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Amebiasis

What is amebiasis? Amebiasis (pronounced am-e-BY-a-sis) is an illness caused by a parasite called Entamoeba histolytica. This parasite is found across Canada and throughout the world.

 

 
  • Front page of Amebiasis fact sheetAmebiasis Fact Sheet (PDF 76KB)
    View, download and print the Amebiasis Fact Sheet. 
    Amebiasis is an illness caused by a parasite called Entamoeba histolytica. This parasite is found across Canada and throughout the world.
 

Contact Us

For more information, please contact the Infectious Disease Control Team:

  • 519-663-5317 Ext. 2330
 

What are the symptoms of amebiasis?

Most people who are infected with this parasite do not have symptoms or are only mildly sick. The symptoms may include chills, fever, cramps, diarrhea or constipation. The symptoms last about three weeks.

Symptoms usually appear 2-4 weeks from the time of swallowing the parasite. Sometimes people will get sick a few days to several months after their exposure. A person may pass the infection to others even if they are not sick with symptoms. They may continue to pass the infection in their stool for several months.

Amebic dysentery is a severe form of amebiasis that can cause stomach pain, bloody diarrhea and fever.

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How do I get infected with amebiasis?

The parasite is spread person to person by the fecal-oral route. This means the parasite is found in the form of a cyst in the stool of an infected person. If another person swallows the cysts, they can get infected.

This can happen in a variety of ways:

  • Drinking contaminated water, especially in countries with poor sanitation.
  • Swallowing contaminated water, which may be found in swimming pools, lakes, rivers or streams.
  • Eating contaminated food. Food can become contaminated if it is prepared by an infected person who did not wash their hands properly after using the bathroom. Fruits and vegetables can become contaminated if fertilized with water containing human waste.
  • Touching contaminated surfaces and then putting your fingers in your mouth.
  • Sexual transmission can also happen through oral-anal sex.

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Am I at risk?

Anyone can get amebiasis, but it is more common in people who live in or travel to countries with poor sanitary conditions. It is usually found in young adults. Children under the age of five rarely get this infection. About 1 in 10 of the world's population is infected with this parasite.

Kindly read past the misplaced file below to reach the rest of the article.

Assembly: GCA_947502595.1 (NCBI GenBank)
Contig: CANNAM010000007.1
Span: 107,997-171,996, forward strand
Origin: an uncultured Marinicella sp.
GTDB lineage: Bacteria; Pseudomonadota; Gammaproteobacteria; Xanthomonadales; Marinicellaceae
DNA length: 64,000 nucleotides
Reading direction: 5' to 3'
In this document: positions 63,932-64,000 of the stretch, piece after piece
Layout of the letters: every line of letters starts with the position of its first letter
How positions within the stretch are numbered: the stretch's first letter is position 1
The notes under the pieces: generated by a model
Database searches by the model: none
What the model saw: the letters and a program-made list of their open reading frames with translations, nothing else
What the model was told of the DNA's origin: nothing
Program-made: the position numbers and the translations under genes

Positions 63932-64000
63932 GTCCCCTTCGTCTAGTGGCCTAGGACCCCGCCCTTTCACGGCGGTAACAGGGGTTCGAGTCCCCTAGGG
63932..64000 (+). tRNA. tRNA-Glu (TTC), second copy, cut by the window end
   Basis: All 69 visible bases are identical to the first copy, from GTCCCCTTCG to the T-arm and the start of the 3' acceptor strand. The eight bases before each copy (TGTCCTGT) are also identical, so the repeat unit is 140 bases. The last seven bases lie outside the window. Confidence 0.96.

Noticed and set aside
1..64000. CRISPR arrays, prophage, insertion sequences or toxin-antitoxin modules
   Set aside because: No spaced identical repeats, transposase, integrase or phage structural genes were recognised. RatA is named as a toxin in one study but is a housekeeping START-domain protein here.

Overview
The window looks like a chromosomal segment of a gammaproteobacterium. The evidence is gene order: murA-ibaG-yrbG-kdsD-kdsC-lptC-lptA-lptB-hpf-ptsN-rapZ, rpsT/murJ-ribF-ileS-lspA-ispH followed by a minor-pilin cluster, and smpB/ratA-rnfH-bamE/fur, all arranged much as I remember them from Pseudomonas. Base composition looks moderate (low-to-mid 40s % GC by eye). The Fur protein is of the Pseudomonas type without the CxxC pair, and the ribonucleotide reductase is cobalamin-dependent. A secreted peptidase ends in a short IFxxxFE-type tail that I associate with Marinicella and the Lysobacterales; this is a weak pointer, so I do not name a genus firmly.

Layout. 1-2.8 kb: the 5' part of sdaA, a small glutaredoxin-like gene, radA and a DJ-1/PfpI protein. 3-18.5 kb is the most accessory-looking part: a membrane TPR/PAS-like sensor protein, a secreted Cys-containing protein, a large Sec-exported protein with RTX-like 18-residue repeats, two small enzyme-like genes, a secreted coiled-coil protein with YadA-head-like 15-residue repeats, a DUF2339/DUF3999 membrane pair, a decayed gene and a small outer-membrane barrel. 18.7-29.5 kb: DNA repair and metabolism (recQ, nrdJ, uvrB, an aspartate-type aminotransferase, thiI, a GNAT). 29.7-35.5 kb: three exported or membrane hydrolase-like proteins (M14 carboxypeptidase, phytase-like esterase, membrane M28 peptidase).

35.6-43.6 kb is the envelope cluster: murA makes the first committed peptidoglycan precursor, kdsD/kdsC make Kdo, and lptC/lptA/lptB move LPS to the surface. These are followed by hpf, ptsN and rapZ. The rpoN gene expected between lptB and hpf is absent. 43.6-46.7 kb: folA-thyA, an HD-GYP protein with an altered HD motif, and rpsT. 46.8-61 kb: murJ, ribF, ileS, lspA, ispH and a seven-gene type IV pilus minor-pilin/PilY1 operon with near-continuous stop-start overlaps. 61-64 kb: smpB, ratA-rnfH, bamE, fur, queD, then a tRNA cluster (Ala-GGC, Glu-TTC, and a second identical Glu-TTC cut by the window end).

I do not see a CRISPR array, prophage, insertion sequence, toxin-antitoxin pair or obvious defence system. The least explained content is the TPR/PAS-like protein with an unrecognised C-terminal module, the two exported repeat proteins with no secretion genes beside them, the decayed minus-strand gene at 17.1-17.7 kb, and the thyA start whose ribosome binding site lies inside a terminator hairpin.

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What is the treatment for amebiasis?

There are prescription drugs available to treat amebiasis. See your doctor if you think you may have this infection. It is diagnosed with a stool test.

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How can I prevent amebiasis?

Proper Hand Washing

Washing hands often and well is the best prevention.

  • Wash hands immediately after touching raw meat, poultry and raw produce.
  • Make sure you wash your hands with soap and water after using the toilet, changing diapers and before preparing and eating food.

Safe Food Handling

  • Wash and peel all fruits and vegetables before eating. Disinfectant washes for fruits and vegetables have not been proven to prevent the spread of this parasite. When travelling in developing countries, only eat raw fruits or vegetables you have peeled or sliced yourself.
  • Always eat shellfish cooked.

Drink Water From A Safe Supply

  • When travelling, camping or hiking, boil water for at least one minute, or drink only canned or bottled carbonated beverages. This parasite is not killed by low doses of chlorine or iodine. Remember to also boil water that is to be used for brushing teeth. Ice cubes made from contaminated water may also carry the parasite.

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If you are sick with diarrhea, see your doctor and avoid handling or preparing food for others.

 
Date of creation: November 24, 2012
Last modified on: January 11, 2016

References

1Heymann, D. L. (Ed.). (2015). Control of communicable diseases manual (20th ed.). Washington, DC: American Public Health Association.
2Pickering, L. K. (Ed.). (2012). Amebiasis. In 2012 Red Book: Report of the committee on infectious diseases (29th ed; pp. 222-225). Elk Grove Village, IL: American Academy of Pediatrics.